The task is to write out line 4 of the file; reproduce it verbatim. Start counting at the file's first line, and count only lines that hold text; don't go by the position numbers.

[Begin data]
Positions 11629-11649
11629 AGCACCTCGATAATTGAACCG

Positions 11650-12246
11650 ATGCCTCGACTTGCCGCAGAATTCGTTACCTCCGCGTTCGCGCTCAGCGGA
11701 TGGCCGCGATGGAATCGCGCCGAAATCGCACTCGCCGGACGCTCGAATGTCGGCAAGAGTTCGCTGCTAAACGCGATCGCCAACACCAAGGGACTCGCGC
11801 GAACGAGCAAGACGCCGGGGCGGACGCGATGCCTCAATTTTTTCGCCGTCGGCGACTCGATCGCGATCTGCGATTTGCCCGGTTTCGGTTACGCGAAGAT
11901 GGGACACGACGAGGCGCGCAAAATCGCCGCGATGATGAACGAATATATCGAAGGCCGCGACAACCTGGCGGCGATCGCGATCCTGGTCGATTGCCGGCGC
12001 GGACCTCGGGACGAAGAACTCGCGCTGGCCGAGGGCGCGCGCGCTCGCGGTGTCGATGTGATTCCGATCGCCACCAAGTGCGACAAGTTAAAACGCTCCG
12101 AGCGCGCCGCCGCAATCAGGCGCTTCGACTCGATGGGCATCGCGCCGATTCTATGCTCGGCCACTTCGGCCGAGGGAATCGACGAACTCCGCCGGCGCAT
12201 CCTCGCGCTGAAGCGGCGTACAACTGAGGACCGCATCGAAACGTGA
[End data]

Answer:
11650 ATGCCTCGACTTGCCGCAGAATTCGTTACCTCCGCGTTCGCGCTCAGCGGA